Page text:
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This is a collection of autobiographical essays by Paul J Stankard, recognised widely as one of the world's master glass artists. Stankard is particularly renowned and respected for his flame-worked floral motifs expressed in crystal paperweights, rectangular columns, and orbs. Paul was trained in scientific glassblowing and worked in industrial scientific glass during most of the 1960s. Challenged by an inner sense of creativity and the need to establish his creative independence, he started making paperweights in the early 1970s. Attracted to the emerging studio glass movement, recognised as…mehr

Produktbeschreibung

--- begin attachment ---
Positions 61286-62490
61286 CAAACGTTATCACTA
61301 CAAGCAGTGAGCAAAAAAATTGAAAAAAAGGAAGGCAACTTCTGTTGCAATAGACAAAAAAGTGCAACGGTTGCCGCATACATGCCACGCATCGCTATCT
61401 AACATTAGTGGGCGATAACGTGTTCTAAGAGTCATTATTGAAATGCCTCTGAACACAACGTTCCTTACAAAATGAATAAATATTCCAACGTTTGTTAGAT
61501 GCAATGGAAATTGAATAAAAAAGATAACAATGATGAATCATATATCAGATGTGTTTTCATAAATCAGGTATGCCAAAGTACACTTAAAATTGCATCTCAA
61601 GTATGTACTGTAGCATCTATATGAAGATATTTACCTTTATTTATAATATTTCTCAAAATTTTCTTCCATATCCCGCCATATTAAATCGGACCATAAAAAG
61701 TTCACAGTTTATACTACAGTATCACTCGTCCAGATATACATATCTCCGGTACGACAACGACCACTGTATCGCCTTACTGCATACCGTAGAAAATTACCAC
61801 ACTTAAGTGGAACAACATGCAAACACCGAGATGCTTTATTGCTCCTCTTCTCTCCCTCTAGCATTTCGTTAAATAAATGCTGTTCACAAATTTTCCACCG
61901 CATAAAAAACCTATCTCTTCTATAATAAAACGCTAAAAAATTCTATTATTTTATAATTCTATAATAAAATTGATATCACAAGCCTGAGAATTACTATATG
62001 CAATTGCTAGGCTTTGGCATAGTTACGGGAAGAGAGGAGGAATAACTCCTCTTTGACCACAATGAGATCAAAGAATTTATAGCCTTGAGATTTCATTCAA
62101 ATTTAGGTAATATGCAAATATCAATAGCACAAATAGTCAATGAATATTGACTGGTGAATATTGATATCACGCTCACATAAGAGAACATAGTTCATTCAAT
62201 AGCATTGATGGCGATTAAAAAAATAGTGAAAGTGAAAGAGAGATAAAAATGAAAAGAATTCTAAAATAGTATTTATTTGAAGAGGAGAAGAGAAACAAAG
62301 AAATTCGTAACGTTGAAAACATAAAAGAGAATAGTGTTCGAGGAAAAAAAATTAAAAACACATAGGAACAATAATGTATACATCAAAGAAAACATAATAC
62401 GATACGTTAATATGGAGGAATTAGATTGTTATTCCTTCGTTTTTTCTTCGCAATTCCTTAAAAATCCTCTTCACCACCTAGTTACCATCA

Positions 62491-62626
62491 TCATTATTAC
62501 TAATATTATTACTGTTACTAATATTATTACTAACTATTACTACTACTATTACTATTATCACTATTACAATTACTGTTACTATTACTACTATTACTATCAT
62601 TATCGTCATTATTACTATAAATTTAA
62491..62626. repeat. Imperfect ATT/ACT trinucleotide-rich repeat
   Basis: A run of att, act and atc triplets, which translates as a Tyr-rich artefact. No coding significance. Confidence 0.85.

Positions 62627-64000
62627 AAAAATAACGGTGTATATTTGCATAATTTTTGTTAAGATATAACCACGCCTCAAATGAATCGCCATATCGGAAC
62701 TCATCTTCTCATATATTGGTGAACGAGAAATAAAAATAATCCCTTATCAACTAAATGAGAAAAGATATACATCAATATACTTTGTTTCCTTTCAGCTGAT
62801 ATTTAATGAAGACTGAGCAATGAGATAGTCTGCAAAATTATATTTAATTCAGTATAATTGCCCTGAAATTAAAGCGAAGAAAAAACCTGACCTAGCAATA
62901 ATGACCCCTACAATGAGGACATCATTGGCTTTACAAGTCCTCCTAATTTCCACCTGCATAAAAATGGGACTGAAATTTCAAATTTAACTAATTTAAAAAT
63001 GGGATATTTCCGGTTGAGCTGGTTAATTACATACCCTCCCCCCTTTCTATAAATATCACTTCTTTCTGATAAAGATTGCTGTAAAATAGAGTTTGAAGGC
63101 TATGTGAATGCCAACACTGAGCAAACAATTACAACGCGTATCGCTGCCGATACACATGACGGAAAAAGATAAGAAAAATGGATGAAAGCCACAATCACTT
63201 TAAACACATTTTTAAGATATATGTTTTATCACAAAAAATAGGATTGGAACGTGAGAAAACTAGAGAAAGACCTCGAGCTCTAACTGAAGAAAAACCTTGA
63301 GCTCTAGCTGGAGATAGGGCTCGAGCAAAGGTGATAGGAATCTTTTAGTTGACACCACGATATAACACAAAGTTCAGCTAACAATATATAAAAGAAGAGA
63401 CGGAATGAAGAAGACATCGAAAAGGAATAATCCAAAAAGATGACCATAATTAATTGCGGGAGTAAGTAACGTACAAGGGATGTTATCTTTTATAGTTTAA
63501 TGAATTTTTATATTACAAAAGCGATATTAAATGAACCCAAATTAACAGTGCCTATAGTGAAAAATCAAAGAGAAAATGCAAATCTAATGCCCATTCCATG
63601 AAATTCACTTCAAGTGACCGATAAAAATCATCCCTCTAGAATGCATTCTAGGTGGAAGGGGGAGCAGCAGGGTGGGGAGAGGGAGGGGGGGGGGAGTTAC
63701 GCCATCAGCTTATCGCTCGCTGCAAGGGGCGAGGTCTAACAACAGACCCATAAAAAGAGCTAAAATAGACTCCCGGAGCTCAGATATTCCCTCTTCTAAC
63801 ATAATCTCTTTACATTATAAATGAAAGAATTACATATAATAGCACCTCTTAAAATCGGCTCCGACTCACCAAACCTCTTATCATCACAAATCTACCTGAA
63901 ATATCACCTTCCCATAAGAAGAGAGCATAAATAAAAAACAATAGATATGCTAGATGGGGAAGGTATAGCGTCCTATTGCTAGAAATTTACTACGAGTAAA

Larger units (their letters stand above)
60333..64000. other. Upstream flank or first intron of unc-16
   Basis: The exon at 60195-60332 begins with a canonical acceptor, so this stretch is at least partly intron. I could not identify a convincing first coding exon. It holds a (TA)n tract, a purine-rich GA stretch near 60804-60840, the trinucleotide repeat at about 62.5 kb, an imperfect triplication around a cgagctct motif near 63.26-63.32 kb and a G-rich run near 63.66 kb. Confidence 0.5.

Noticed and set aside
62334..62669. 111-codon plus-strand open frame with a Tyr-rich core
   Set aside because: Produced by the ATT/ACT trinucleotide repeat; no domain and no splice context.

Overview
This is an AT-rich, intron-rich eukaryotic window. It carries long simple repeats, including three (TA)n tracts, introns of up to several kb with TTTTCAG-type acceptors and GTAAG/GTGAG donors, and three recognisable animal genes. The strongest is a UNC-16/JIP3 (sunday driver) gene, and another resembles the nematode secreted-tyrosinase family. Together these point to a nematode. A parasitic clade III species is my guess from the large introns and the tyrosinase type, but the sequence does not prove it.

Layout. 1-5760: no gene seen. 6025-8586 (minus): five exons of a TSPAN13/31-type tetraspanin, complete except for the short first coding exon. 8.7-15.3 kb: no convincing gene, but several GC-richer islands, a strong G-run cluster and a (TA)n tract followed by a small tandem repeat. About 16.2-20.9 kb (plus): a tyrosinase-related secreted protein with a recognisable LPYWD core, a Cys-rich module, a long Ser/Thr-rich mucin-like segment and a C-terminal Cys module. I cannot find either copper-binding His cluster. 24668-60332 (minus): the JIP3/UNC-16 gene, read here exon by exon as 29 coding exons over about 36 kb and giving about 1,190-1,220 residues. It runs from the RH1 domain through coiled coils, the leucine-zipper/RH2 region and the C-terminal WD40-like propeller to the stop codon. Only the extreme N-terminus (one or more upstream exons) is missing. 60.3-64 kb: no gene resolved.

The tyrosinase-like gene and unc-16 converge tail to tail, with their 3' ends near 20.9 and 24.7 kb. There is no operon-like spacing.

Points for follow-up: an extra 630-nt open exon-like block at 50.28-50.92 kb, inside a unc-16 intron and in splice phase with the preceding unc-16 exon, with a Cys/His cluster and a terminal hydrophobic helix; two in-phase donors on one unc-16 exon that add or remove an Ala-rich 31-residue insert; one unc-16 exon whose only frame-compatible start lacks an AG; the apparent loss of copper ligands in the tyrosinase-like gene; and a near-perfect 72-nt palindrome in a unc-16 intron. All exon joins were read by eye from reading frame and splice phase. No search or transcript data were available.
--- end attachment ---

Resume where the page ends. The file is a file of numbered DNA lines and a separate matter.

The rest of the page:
This is a collection of autobiographical essays by Paul J Stankard, recognised widely as one of the world's master glass artists. Stankard is particularly renowned and respected for his flame-worked floral motifs expressed in crystal paperweights, rectangular columns, and orbs. Paul was trained in scientific glassblowing and worked in industrial scientific glass during most of the 1960s. Challenged by an inner sense of creativity and the need to establish his creative independence, he started making paperweights in the early 1970s. Attracted to the emerging studio glass movement, recognised as a maker of fine paperweights, and driven by an intense and incessant pursuit of excellence, Paul was -- by the 1980s -- recognised as a highly accomplished glass artist, a member of the pioneering generation of glass artists in America. As the emotional, intellectual, and spiritual dimensions of his art matured, and as he continued to develop new techniques for expressing his art, he also assumed more prominent influence in the development of educational programs and institutions that celebrated and expanded art in glass. Throughout his life, Paul also wrestled with, and learned how to succeed in spite of, a learning disability -- dyslexia. The book presents the author's record of his life as a struggling, then highly successful, artist; reveals insights into the challenges he faced as a dyslexic and how he came to understand, then circumvent, his disability; and records his perspectives on the history of the studio glass movement in America as he witnessed and experienced it during the past fifty years. This book will be of value to readers interested in the life of a major American artist and the history of the glass art movement in America, as well as to those looking for an inspirational story of how, in one man, the human spirit faced, addressed, and outwitted a learning disability and climbed the steep road to success to become a master artist in glass.